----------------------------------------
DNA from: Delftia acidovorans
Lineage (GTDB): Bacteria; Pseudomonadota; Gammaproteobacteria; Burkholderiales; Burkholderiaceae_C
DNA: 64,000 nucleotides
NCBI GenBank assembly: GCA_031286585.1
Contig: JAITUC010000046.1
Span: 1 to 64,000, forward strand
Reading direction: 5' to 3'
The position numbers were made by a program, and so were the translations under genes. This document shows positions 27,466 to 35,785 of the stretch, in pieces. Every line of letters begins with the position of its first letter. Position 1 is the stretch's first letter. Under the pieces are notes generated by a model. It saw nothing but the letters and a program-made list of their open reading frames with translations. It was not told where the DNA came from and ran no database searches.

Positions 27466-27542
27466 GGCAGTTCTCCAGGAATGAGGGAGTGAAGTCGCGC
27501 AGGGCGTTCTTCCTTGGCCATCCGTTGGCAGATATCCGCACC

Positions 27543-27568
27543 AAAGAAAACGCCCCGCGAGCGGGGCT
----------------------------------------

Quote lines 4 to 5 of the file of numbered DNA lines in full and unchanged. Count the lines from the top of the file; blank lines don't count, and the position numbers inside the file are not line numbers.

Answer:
NCBI GenBank assembly: GCA_031286585.1
Contig: JAITUC010000046.1